Emotional Intelligence and Military

Despite the widespread belief that emotions and intelligence are two contradictory concepts, emotions are the greatest part of intelligence. Goleman (2018) affirms that EI accounts for 67% of the abilities necessary for superior performance in leaders, and matters twice as much as technical expertise.

Leadership in the Armed Forces can be explained as the activity of influencing people by providing purpose, direction, and motivation to accomplish the mission and improve the organization. At the core of the leader’s mission is the task of influencing the thinking and planning of others.

Transformational leadership theory is the most renowned theory of leadership and it has been commonly referred to as charismatic, visionary, and inspirational leadership. Transformational leadership is a process that involves the leader engaging their followers by raising their motivation and promoting their attachment to the organization. There are many positive individual and organizational outcomes associated with transformational leadership such as, enhanced job satisfaction, increased organizational productivity and decreased levels of stress among followers.

Emotional Intelligence and Military leadership utilizes the transformational theory of leadership. Many researchers (e.g., Bass, 1998; Deluga & Souza, 1991; Fuller et al., 1995; Kane & Tremble, 2000) have emphasized the effectiveness of transformational leadership behaviour in Military environments. The importance of transformational leadership is highlighted because of the ability of transformational leaders to adapt to changing circumstances, which is of particular importance in a Military environment, and may utilize transactional strategies if deemed necessary for task or organizational effectiveness.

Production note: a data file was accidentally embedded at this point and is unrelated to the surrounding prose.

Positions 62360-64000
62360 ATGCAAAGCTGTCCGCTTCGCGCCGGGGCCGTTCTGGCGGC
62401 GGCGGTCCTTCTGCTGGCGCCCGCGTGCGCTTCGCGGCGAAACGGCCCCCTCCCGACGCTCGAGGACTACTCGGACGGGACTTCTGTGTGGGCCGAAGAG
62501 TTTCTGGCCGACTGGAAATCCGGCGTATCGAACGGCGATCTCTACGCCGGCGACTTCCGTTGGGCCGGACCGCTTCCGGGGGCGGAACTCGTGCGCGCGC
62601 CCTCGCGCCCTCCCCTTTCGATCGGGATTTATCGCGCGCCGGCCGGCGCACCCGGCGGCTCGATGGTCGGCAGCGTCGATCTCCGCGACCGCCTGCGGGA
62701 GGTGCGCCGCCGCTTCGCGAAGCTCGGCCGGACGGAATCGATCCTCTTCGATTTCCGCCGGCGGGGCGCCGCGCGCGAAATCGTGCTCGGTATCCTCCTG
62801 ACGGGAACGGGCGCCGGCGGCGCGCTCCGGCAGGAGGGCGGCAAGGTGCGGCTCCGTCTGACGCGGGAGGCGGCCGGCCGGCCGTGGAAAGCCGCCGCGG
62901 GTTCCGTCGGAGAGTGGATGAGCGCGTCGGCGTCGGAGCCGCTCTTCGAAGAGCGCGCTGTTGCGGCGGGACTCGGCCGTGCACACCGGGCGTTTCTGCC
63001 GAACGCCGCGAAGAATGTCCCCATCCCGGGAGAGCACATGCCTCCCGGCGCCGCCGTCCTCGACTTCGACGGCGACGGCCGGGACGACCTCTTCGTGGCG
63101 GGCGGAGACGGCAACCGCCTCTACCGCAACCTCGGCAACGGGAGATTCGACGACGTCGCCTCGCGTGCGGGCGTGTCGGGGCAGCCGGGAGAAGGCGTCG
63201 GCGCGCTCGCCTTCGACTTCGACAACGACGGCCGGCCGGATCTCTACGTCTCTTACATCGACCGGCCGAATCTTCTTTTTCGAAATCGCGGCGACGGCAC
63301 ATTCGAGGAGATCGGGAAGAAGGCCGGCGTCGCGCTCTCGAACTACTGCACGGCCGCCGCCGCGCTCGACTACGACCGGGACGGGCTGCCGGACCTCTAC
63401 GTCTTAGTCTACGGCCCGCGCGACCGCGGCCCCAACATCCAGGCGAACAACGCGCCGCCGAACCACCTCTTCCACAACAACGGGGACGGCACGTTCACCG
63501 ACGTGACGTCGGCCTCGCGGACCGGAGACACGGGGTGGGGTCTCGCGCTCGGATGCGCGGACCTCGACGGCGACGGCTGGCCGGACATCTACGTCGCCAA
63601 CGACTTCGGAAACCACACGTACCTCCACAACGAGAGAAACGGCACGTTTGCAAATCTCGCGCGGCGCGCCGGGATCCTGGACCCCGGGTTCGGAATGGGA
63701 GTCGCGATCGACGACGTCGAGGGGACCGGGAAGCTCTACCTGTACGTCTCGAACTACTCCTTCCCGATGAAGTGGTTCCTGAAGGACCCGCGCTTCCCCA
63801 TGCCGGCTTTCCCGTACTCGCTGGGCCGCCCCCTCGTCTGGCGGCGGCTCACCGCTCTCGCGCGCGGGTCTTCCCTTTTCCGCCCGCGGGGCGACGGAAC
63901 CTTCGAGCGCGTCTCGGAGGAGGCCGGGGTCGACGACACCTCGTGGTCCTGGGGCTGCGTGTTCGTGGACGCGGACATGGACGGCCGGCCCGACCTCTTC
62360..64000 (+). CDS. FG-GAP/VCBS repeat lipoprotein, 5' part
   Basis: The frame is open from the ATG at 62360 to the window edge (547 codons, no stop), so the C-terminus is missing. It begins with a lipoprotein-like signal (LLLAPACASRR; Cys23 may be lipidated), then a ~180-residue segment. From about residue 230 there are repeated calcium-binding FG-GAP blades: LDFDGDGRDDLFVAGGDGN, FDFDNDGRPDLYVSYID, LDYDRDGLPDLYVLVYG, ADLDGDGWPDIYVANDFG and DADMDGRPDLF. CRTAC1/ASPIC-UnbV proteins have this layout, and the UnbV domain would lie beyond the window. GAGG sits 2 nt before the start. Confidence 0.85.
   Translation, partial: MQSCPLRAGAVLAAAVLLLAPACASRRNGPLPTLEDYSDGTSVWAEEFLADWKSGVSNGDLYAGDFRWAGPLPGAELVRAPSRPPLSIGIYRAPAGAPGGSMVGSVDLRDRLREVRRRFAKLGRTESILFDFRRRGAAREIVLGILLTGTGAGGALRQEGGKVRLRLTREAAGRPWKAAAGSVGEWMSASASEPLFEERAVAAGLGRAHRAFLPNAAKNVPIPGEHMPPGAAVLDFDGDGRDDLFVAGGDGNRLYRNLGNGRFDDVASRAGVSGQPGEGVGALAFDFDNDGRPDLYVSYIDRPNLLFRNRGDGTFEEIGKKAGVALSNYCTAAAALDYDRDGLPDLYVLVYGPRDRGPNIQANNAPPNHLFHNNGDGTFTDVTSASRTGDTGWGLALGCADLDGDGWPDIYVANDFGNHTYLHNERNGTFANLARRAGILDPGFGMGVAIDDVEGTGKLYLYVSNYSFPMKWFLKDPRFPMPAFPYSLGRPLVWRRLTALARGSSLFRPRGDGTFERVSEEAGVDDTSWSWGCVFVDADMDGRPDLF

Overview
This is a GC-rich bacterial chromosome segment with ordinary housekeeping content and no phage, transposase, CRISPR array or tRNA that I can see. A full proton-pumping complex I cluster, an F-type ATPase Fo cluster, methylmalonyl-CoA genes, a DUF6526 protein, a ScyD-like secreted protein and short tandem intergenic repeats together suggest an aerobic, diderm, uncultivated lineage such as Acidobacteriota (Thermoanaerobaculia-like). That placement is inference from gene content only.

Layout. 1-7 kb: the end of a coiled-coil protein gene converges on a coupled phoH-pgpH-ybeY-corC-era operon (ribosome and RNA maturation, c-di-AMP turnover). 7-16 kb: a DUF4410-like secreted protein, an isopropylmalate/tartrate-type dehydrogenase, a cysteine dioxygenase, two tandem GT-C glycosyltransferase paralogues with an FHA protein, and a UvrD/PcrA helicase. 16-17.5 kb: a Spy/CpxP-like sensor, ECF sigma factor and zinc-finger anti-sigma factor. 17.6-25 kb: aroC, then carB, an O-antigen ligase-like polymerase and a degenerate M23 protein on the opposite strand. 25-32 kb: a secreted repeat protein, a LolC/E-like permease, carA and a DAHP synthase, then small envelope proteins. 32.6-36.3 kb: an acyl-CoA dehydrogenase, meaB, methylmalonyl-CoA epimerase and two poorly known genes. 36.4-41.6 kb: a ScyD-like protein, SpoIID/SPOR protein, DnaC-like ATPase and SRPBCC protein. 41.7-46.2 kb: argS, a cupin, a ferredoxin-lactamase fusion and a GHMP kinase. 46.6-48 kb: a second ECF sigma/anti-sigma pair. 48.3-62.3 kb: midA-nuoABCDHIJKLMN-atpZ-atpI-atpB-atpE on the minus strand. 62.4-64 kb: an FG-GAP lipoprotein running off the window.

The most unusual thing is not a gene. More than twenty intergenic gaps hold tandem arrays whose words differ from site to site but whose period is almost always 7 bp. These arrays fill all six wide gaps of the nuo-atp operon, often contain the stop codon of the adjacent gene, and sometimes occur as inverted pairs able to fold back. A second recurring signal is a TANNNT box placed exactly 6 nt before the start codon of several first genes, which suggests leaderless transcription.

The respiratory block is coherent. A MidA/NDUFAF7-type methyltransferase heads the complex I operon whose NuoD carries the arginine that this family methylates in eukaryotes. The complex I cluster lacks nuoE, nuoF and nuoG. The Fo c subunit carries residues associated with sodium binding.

In high stakes situations, as evident in Military, even the slightest mistake may have tragic consequences. Learning effective strategies to manage our emotions is critical for laying a strong foundation for the development of foundation

for the development of positive relationships.

Being able to effectively build positive relationships in diverse settings is a key attribute of cross cultural competence that may be improved through EI training. By practicing emotion recognition/regulation strategies, individuals will begin to replace ineffective decision-making with productive responses to challenging situations.

The Armed Forces may benefit in the way it leads, educates and develops its leaders, transforming concepts of command and leadership and applying them diligently in order to improve leadership methods and techniques through EI and other power skills trainings.

If you would like to know more don’t hesitate to contact us on tijana@assuranceoflearning.com

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